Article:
The fact that the oceans are warming is no breaking news. We all know that climate change is affecting the planetary clime and triggers extreme weather phenomena. The scientists reached that conclusion thanks to about 4,000 buoys deployed in the oceans since 2000 that have measured more ocean warming since 1971 than the UN latest estimates, from 2013, revealed.
“Observational records of ocean heat content show that ocean warming is accelerating,” said the scientists from China and the United States in the journal Science. Human-made greenhouse gas emissions are still heating up the Earth’s atmosphere, and the majority of that heat goes into the oceans, as the scientists revealed in recent studies.
“Global warming is here and has major consequences already. There is no doubt, none,” the scientists said in their new study on ocean warming. “2018 was the warmest year on record for the global ocean, surpassing 2017,” added the research leading author, Lijing Cheng at the Institute of Atmospheric Physics at the Chinese Academy of Sciences.
Ocean Warming Accelerates Faster Than Scientists Expected
Lijing Cheng also told Reuters that “records for ocean warming had been broken almost yearly since 2000.” In reality, the oceans’ temperature, at waters down to 2,000 meters, reached a 0.1 degrees Celsius increase between 1975 and 2010. The same trend is continuing nowadays, the researchers warned in other studies.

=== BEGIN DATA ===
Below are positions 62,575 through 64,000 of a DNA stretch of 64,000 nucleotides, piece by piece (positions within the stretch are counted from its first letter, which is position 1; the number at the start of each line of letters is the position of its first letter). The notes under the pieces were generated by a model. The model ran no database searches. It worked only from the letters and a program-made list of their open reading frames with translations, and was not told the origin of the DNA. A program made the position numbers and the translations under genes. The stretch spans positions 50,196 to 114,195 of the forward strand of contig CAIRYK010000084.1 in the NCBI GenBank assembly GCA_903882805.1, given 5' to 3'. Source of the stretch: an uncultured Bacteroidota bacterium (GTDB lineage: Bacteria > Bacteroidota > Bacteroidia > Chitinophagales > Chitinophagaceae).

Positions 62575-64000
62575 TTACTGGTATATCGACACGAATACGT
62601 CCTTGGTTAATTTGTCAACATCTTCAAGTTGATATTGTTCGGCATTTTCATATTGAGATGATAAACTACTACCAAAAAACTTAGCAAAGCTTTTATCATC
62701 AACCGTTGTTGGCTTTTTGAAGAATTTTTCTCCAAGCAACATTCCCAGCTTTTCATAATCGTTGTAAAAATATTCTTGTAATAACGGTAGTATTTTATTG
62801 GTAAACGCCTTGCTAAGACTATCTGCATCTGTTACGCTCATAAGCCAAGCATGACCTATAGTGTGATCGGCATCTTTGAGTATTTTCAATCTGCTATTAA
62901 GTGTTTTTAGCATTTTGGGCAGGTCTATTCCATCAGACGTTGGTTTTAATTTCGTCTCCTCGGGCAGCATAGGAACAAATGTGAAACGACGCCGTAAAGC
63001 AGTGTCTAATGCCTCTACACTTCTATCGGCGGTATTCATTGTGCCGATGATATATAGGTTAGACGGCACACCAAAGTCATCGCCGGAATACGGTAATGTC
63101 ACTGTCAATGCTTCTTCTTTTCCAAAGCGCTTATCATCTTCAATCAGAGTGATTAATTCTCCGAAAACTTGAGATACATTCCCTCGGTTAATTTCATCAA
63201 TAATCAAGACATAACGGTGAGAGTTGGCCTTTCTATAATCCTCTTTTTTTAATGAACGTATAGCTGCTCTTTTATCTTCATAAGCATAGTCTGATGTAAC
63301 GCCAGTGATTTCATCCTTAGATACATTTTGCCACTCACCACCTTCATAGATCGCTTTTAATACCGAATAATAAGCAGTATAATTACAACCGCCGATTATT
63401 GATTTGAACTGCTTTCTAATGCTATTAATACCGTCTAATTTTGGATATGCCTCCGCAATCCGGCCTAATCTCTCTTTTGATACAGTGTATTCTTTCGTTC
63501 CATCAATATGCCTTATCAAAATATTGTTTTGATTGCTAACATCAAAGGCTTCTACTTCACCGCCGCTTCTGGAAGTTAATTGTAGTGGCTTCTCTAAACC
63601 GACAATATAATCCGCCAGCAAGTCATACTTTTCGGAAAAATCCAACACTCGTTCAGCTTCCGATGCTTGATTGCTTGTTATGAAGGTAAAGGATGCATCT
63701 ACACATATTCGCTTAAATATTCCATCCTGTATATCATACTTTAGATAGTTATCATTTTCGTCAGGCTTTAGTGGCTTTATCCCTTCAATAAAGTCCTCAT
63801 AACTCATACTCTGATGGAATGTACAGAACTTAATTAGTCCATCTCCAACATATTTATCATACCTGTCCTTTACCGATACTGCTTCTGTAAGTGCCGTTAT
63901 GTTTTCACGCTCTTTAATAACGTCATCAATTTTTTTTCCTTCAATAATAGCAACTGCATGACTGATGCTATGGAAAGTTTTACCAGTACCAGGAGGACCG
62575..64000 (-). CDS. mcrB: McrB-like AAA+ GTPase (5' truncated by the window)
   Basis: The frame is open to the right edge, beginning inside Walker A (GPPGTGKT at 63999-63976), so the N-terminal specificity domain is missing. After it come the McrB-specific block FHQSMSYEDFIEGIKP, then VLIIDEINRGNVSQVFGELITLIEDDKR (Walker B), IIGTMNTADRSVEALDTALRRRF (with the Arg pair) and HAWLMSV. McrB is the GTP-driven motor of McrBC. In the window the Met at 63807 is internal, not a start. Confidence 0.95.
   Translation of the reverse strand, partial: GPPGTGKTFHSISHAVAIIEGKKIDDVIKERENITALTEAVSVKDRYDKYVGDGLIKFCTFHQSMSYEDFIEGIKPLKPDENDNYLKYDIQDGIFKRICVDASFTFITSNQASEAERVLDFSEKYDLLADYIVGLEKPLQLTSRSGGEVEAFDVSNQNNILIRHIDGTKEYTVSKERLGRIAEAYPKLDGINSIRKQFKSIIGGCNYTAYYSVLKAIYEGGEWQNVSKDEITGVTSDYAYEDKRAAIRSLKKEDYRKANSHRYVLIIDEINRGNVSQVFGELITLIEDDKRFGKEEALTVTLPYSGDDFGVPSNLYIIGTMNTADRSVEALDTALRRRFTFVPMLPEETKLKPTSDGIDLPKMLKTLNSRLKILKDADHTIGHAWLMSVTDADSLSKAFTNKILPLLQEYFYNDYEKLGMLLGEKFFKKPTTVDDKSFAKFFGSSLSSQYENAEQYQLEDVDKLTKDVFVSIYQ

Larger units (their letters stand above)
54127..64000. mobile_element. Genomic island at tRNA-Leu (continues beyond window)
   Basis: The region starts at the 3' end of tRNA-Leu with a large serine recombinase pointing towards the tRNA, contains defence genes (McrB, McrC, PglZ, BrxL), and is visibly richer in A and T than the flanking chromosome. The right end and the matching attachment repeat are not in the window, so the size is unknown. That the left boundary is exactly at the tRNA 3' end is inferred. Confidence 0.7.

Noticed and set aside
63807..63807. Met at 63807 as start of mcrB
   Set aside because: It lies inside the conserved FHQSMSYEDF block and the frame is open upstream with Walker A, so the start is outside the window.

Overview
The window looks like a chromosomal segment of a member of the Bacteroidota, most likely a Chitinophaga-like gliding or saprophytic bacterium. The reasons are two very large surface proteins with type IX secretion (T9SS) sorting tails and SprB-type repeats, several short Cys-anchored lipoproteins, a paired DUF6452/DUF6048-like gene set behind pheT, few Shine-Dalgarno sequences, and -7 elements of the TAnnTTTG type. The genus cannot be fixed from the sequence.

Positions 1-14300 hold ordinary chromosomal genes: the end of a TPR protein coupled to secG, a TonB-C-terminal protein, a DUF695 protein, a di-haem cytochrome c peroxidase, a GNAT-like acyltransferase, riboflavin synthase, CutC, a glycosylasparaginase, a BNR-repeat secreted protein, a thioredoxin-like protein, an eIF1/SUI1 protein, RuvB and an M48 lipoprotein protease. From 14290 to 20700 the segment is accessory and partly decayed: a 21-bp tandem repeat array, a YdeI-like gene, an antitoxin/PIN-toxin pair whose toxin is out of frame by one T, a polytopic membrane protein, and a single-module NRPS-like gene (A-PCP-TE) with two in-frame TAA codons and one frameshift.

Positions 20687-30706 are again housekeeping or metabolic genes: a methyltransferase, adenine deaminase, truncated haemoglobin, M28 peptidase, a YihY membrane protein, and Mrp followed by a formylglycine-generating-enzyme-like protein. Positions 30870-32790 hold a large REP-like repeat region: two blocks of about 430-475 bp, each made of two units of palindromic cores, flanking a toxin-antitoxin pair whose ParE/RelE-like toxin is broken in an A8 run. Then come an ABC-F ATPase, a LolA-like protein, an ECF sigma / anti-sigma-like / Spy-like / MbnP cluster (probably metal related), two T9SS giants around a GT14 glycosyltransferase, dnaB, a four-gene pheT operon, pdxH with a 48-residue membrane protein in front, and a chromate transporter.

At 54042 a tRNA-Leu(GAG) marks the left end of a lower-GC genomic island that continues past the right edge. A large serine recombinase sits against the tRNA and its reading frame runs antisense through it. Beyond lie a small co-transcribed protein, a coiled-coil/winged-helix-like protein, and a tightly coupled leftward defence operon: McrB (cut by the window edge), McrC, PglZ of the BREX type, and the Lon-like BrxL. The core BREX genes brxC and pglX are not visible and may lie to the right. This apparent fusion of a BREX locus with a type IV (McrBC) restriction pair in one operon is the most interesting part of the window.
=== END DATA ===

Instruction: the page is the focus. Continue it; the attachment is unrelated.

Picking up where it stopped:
In the same direction, the European Union’s Copernicus Climate Change Service estimated that 2018 had been the hottest year regarding global surface temperature. As a consequence, ocean warming has also accelerated faster than scientists expected. “The deep ocean reflects the climate of the deep and uncertain past,” explained Kevin Trenberth, a researcher at the US National Center for Atmospheric Research, and the co-author of the new study.
Ocean warming is reducing the levels of oxygen in the oceans and affects the coral reefs around the world. Along with other extreme weather phenomena, the warming of oceans is one of the most damaging things for life on Earth.
Jasmine holds a Master’s in Journalism from Ryerson University in Toronto and writes professionally in a broad variety of genres. She has worked as a senior manager in public relations and communications for major telecommunication companies, and is the former Deputy Director for Media Relations with the Modern Coalition. Jasmine writes primarily in our LGBTTQQIAAP and Science section.